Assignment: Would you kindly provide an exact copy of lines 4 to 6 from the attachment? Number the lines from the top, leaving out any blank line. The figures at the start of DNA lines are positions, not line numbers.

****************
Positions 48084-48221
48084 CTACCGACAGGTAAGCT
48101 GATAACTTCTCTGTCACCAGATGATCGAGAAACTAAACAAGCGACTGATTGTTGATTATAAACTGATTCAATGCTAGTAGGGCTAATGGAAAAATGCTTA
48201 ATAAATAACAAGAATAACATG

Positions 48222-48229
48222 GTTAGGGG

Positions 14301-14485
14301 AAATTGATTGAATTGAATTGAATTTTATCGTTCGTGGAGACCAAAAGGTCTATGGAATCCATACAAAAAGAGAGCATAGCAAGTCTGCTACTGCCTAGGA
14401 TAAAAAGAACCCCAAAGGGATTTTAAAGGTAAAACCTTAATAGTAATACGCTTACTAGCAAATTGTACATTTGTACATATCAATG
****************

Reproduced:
48201 ATAAATAACAAGAATAACATG

Positions 48222-48229
48222 GTTAGGGG